UNITED NATIONS International Women's Day (UNIWD) NEWSLETTER, March 8, 2018.
Compiled by Dick Bennett for a Culture of Peace, Justice, and Ecology.
began its celebrations of UN International Day of Women in 2007. See also OMNI Newsletters on UN Women’s Equality
Day, August 26, 19th Amendment Day; UN International Rural Women’s
Day, Oct. 15; UN International Day to End Violence Against Women, Nov. 25. (I
began establishing UN documents and newsletters as I gradually discovered the
widespread omission of the name of the UN when people and media referred to UN
institutions, such as IWD instead of UNIWD.
And then I grew aware of how often people made derogatory remarks about
the UN, and not only by extreme nationalists or xenophobes. Ignorance of the multitude of UN good works
for all seemed one root cause. The UN is largely a US creation.
Senator Fulbright was one of its congressional advocates. LET’S CELEBRATE
UNITED NATIONS INTERNATIONAL WOMEN’S DAY (UNIWD)! --Dick). Arkansas
MARCH IS ALSO WOMEN’S HISTORY MONTH (a US celebration that began in 1857)
(Will a supporter of women and the UN please be editor of this newsletter and its countless possibilities?)
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Women in Brazil march for women's rights. Women in Brazil march for women's rights. Photo: UN Women/Bruno Spada
"Achieving gender equality and empowering women and girls is the unfinished business of our time, and the greatest human rights challenge in our world." — UN Secretary-General, António Guterres
International Women’s Day is a time to reflect on progress made, to call for change and to celebrate acts of courage and determination by ordinary women who have played an extraordinary role in the history of their countries and communities.
It is also an opportunity to consider how to accelerate the 2030 Agenda, building momentum for the effective implementation of the Sustainable Development Goals, especially goal number 5: Achieve gender equality and empower all women and girls; and number 4: Ensure inclusive and quality education for all and promote lifelong learning.
Some key targets of the 2030 Agenda:
By 2030, ensure that all girls and boys complete free, equitable and quality primary and secondary education leading to relevant and Goal-4 effective learning outcomes.
By 2030, ensure that all girls and boys have access to quality early childhood development, care and preprimary education so that they are ready for primary education.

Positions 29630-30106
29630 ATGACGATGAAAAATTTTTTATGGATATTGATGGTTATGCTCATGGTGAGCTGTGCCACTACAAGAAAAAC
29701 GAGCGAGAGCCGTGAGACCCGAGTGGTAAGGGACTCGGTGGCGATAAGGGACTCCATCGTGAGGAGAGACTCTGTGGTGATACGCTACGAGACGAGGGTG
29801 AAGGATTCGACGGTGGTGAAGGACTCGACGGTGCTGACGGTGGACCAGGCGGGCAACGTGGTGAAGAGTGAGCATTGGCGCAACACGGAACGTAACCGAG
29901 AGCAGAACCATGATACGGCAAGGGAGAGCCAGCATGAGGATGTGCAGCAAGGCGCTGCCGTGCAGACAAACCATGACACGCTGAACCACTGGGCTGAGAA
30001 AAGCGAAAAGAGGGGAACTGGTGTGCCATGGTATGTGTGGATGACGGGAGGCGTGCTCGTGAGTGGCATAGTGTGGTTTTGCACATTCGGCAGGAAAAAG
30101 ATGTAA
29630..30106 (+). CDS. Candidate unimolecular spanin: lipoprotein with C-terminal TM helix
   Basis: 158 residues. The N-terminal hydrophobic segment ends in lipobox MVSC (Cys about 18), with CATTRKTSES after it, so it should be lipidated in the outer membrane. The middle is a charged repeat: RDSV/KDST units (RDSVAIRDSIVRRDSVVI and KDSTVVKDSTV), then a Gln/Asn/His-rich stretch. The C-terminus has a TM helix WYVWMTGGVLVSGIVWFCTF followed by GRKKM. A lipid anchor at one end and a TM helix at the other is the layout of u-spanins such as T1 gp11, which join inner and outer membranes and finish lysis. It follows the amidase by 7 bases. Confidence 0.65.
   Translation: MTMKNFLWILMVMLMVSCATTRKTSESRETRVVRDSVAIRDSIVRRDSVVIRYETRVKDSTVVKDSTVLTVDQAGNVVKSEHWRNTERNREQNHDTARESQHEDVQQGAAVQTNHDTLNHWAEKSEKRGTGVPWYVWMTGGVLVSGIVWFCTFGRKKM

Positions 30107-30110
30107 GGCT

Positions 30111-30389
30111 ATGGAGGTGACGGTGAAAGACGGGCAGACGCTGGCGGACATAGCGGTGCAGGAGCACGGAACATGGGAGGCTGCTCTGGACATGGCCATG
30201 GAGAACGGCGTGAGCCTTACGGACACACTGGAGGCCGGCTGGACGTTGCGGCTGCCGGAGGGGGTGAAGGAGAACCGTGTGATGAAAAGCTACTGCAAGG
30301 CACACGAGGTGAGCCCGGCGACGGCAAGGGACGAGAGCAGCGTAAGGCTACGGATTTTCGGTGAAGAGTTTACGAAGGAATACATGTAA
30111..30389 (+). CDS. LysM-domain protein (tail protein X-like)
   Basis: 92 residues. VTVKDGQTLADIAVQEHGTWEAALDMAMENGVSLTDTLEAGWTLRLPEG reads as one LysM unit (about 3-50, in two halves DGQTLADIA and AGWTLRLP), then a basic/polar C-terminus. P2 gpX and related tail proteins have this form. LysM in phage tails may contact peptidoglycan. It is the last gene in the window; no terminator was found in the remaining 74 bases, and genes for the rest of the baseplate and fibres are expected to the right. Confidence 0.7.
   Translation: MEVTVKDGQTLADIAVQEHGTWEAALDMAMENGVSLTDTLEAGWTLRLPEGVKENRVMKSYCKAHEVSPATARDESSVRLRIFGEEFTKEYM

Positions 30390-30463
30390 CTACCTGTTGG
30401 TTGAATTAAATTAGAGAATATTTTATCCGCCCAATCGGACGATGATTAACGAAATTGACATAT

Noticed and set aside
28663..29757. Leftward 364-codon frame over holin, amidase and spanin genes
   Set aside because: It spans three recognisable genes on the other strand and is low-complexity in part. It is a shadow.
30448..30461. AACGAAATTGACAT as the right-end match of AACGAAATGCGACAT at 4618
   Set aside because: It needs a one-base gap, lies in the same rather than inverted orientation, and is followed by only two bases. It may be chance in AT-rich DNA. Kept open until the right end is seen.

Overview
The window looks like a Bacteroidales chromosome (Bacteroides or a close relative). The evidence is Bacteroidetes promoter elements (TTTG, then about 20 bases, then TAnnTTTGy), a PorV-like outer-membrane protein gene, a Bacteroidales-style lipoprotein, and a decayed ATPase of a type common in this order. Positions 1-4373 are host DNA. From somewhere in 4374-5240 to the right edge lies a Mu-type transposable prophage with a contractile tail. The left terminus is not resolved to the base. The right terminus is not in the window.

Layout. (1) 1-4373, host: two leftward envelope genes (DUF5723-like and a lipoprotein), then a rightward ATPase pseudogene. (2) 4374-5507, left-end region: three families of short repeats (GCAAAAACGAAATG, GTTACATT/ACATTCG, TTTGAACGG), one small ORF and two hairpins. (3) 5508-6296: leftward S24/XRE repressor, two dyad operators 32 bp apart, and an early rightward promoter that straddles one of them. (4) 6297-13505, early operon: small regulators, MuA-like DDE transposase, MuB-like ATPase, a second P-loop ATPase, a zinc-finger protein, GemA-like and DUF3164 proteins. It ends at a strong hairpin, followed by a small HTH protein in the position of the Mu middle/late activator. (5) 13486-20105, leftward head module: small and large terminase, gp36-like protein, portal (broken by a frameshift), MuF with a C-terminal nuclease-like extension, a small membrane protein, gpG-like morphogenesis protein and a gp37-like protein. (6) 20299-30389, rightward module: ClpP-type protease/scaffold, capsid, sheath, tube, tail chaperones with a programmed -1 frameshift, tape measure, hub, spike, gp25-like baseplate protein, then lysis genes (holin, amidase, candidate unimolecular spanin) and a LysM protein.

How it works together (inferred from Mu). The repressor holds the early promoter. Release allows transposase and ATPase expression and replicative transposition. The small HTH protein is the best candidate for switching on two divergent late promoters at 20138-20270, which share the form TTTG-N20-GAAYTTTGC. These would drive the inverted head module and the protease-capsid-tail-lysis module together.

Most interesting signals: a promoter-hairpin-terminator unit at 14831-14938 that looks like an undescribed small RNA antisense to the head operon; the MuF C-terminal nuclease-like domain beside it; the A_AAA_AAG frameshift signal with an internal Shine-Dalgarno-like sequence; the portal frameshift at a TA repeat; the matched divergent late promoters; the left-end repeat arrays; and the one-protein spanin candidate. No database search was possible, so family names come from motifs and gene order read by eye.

End all forms of discrimination against all women and girls everywhere.
Eliminate all forms of violence against all women and girls in the public and private spheres, including trafficking and sexual and other types of exploitation.
Eliminate all harmful practices, such as child, early and forced marriage and female genital mutilation.
2018 Message by UN Secretary-General António Guterres
“The Time is Now: Rural and urban activists transforming women’s lives”
This year, International Women’s Day comes on the heels of unprecedented global movement for women’s rights, equality and justice. Sexual harassment, violence and discrimination against women has captured headlines and public discourse, propelled by a rising determination for change.
International Women’s Day 2018 is an opportunity to transform this momentum into action, to empower women in all settings, rural and urban, and celebrate the activists who are working relentlessly to claim women’s rights and realize their full potential.
Echoing the priority theme of the upcoming 62nd session of the UN Commission on the Status of Women, International Women’s Day will also draw attention to the rights and activism of rural women, who make up over a quarter of the world population and majority of the 43 per cent of women in the global agricultural labour force.
They till the lands and plant seeds to feed nations, ensure food security for their communities and build climate resilience. Yet, on almost every measure of development, because of deep seated gender inequalities and discrimination, rural women fare worse than rural men or urban women. For instance, less than 20 per cent of landholders worldwide are women, and while the global pay gap between men and women stand at 23 per cent, in rural areas, it can be as high as 40 per cent. They lack infrastructure and services, decent work and social protection, and are left more vulnerable to the effects of climate change. Rural women and their organizations represent an enormous potential, and they are on the move to claim their rights and improve their livelihoods and wellbeing. They are using innovative agricultural methods, setting up successful businesses and acquiring new skills, pursuing their legal entitlements and running for office.
On 8 March, join activists around the world and UN Women to seize the moment, celebrate, take action and transform women’s lives everywhere. The time is NOW.
THE GUARDIAN, MARCH 8, 2018
current edition:US edition
current edition:US edition
International Women’s Day marked by protests and celebrations
Events around the world put spotlight on progress and failings in achieving gender equality
Thu 8 Mar 2018 12.47 ESTLast modified on Thu 8 Mar 2018 13.12 EST
Women take part in an International Women’s Day rally in Malaga, Spain. Photograph: Juan Miguel Perez Ramos/EPA